Mesoscale meteorology

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Satellite image of a small swirl of clouds over an ocean
A meso-beta scale vortex

Mesoscale meteorology is the study of weather systems and processes at scales smaller than synoptic-scale systems but larger than microscale and storm-scale. Horizontal dimensions generally range from around 5 kilometres (3 mi) to several hundred kilometers. Examples of mesoscale weather systems are sea breezes, squall lines, and mesoscale convective complexes.

Vertical velocity often equals or exceeds horizontal velocities in mesoscale meteorological systems due to nonhydrostatic processes such as buoyant acceleration of a rising thermal or acceleration through a narrow mountain pass.


Animation of weather radar data showing a cluster of storms
Mesoscale meteorology studies weather systems like thunderstorm clusters too small to be resolved by the earliest weather observation networks.

The earliest networks of weather observations in the late 1800s and early 1900s could detect the movement and evolution of larger, synoptic-scale systems like high and low-pressure areas. However, smaller and potentially hazardous meteorological phenomena were not well-captured by the sparse observation networks. The emergence of weather radar in the mid-1900s and an improved understanding of thunderstorm behavior led to a increased recognition of a need to study phenomena between the scales studied in the extant disciplines of microscale and synoptic-scale meteorology.[1] The term "mesoscale" originated from M. G. H. Ligda at the Massachusetts Institute of Technology, who suggested a need to study phenomena at such scales in 1951:[1][2]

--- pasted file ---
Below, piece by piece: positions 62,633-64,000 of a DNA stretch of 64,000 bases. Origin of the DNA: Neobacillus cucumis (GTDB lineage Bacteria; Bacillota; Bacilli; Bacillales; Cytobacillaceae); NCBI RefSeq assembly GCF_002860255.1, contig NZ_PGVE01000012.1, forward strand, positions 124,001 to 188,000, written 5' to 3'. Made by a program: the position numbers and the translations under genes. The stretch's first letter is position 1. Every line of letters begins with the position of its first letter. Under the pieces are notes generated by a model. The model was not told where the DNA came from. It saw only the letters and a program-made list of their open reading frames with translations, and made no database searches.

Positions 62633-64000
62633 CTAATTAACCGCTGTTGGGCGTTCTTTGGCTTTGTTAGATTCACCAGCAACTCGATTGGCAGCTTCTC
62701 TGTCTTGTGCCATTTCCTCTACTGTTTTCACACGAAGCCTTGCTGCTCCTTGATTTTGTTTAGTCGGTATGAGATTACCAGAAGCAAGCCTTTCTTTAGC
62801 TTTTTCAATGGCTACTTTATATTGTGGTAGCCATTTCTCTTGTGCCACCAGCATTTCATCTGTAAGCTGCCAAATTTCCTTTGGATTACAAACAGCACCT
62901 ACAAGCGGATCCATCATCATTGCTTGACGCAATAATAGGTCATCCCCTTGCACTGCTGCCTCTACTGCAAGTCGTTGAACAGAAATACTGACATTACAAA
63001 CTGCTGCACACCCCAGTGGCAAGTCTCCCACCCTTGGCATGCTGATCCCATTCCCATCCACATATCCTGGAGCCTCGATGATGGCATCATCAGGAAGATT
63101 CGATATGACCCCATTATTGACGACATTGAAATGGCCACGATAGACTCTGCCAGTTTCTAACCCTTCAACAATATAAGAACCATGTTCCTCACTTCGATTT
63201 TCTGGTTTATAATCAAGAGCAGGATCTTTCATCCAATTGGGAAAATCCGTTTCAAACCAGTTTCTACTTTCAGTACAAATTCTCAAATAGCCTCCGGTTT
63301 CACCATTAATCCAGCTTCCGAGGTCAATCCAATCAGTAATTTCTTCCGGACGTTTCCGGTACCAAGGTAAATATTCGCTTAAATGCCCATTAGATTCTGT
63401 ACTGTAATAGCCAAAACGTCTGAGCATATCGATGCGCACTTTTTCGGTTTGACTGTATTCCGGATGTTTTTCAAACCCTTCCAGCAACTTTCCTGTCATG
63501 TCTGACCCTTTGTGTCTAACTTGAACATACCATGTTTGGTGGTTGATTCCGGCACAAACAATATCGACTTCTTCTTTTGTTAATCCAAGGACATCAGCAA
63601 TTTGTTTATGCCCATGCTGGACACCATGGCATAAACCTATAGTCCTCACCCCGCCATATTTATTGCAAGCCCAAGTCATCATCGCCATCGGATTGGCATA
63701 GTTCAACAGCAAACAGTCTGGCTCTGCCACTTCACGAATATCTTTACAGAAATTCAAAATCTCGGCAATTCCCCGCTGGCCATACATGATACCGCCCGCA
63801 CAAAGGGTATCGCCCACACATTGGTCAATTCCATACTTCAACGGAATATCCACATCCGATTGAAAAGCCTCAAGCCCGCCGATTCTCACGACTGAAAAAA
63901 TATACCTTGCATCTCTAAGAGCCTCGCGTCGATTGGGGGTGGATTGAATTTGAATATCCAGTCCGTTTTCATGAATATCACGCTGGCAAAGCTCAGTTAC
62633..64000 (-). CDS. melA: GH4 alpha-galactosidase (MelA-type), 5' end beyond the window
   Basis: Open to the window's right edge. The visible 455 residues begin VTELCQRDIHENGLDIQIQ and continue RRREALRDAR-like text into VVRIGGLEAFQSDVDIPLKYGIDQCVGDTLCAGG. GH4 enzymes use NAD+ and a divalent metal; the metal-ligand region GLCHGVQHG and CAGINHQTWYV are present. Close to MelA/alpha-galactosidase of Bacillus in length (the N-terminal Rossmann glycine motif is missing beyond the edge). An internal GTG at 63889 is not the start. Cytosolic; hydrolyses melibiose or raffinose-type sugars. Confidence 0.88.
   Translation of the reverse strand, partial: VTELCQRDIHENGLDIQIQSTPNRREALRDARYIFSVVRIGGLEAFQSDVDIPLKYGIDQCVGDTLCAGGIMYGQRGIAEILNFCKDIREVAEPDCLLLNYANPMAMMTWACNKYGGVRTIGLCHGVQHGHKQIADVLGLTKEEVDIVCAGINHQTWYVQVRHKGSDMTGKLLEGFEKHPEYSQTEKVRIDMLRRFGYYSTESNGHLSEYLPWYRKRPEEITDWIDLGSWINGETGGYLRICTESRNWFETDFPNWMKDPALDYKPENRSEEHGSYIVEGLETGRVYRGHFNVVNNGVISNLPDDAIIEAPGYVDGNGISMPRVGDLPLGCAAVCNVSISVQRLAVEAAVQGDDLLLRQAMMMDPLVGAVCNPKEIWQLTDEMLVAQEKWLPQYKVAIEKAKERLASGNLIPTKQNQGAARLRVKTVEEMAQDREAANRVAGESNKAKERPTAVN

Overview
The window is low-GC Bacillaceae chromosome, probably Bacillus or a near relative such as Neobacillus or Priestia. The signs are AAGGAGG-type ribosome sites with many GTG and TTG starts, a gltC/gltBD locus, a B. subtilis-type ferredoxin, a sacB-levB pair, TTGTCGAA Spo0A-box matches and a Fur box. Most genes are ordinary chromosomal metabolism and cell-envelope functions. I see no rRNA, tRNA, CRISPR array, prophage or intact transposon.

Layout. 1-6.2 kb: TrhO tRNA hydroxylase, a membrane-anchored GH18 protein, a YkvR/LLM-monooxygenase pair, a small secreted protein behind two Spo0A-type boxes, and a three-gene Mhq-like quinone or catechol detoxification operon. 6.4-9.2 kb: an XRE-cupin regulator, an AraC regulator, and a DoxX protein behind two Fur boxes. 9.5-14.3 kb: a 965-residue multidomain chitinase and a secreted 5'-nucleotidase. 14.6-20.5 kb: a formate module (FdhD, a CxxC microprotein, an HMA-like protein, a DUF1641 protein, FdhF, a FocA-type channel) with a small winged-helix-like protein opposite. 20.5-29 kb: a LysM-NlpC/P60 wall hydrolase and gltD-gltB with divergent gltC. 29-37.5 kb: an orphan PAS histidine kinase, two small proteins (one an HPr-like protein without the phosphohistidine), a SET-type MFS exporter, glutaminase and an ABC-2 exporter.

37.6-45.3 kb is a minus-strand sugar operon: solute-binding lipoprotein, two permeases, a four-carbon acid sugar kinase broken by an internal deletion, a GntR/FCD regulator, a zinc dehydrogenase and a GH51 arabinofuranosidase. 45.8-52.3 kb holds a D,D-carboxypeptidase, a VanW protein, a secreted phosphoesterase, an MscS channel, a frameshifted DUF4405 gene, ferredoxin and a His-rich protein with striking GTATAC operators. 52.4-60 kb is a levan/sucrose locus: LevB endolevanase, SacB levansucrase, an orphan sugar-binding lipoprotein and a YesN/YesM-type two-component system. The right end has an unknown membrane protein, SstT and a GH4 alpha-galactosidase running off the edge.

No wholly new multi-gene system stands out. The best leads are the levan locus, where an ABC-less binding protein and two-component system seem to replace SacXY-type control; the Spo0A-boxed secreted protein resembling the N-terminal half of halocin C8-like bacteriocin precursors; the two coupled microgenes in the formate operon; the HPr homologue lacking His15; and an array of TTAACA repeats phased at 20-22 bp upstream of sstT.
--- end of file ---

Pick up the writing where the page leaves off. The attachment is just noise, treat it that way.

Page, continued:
It is anticipated that radar will provide useful information concerning the structure and behavior of that portion of the atmosphere which is not covered by either micro- or synoptic-meteorological studies. We have already observed with radar that precipitation formulations which are undoubtedly of significance occur on a scale too gross to be observed from a single station, yet too small to appear even on sectional synoptic charts. Phenomena of this size might well be designated as mesometeorological.

— M. G. H. Ligda, "Radar Storm Observation", Compendium of Meteorology (1951)[3]


Mesoscale meteorology broadly concerns meteorological phenomena larger than a few kilometers across but smaller than could be resolved by the observation networks used in the earliest standardized weather maps.[4] The mesoscale regime is often divided into these subclasses based on the size of associated weather systems:[5]

As a note, tropical and subtropical cyclones are classified by National Hurricane Center as synoptic scale rather than mesoscale.[7]


Animation of developing clouds
Vertical motion is prominent in many mesoscale processes.